Wednesday, February 9, 2011
is the type of movie where red-herrings are seemingly piled on top of red-herrings and the actors seem to have an easier time shouting their lines than they do speaking them softly. It is almost as if each character exists solely to get a rise out of the next and DiCaprio embodies this ethos with his explosive performance. His moods change so quickly, it's almost like watching a master class in faking a panic attack and yet his performance anchors the movie firmly to the left of center. It isn't until the end that all becomes clear and suddenly the rationale behind these theatrics takes on an entirely different meaning.
As it is unfolding, much of the film is claptrap nonsense made legitimately engrossing by Scorsese's directorial energy. Although the subject takes him far from home, there is a tangible sense of the fun he is having, bending different genres and juggling the atonal rythms of the story. His effort is impossible to miss. It isn't subtle, but his force as a storyteller is the real show here. Critics were mixed when the picture was released earlier this year and it is easy to get sucked into appraising this as one of the director's minor works. I believe it's one of his most interesting films. In time, as he has wandered from his usual milieu of wiseguys and street hoods, Scorsese has emerged as a passionate narrator of American history. Shutter Island can easily be viewed as his vision of post-war paranoia run amok. But, it is also an exercise in storytelling form that allows him to push narrative boundaries, thanks to a superb climactic twist.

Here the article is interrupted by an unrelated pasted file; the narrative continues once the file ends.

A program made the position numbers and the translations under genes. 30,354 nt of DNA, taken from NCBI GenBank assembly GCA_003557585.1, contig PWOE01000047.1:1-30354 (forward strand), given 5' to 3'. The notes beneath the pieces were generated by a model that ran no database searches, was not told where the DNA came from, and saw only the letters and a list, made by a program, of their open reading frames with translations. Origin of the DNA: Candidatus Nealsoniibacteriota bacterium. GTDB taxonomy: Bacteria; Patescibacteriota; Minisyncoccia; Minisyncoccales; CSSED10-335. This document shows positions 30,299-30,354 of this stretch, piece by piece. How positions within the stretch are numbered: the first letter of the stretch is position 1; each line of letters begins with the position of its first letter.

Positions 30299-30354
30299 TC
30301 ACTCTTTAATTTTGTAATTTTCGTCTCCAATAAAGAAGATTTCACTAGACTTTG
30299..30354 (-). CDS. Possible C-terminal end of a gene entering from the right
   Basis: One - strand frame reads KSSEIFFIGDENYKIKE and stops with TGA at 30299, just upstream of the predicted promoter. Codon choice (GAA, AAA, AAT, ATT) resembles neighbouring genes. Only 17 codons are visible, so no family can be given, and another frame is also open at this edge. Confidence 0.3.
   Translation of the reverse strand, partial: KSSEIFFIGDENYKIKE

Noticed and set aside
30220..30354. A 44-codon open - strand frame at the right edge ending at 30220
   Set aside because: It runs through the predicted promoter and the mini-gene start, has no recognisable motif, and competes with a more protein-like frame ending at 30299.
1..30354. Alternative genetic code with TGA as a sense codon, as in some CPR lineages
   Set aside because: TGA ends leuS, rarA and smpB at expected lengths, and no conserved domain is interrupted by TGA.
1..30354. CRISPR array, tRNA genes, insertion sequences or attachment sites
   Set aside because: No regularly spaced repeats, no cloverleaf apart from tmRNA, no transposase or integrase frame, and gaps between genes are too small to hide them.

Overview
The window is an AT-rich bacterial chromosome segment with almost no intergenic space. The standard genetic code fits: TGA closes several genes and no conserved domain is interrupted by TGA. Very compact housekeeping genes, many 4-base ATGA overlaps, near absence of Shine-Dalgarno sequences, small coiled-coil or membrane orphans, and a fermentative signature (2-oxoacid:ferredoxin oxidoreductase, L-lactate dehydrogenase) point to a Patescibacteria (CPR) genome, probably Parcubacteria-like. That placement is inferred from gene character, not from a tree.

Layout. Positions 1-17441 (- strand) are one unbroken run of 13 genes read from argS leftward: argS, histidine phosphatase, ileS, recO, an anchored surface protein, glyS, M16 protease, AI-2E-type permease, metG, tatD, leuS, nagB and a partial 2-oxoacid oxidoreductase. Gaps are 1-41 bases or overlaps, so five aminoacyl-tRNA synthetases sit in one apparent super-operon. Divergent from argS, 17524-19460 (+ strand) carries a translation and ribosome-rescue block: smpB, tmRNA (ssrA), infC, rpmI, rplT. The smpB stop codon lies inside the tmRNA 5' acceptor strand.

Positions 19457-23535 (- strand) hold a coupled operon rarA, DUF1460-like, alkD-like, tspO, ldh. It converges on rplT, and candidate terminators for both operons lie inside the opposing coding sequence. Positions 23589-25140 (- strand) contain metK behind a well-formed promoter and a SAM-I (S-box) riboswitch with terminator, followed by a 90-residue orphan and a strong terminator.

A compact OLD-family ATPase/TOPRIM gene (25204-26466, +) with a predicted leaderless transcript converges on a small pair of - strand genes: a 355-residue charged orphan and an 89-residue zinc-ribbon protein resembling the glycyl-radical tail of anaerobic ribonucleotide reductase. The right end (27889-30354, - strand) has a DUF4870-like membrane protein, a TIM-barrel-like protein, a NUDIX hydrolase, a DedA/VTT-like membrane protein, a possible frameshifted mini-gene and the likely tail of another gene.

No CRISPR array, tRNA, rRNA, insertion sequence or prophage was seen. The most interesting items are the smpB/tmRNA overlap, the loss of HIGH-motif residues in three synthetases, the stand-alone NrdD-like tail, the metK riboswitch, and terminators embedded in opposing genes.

The twist at the end of the film is also the key to the center of the film and we are treated to the rare surprise ending that amounts to more than the surprise itself. Unlike other popular "puzzle narratives" such as The Sixth Sense or Fight Club, Shutter Island rewards multiple viewings with more than a few sly winks and an "aha, I fooled you." Watching Shutter Island for a second time is an entirely different experience than the initial viewing. The tone is different, motivations are clearer, and it has a much deeper emotional resonance. Only a director of Scorsese's caliber could pull off this high-wire act without sacrificing on either entertainment or substance. Even once you know what's coming it is impossible to look away.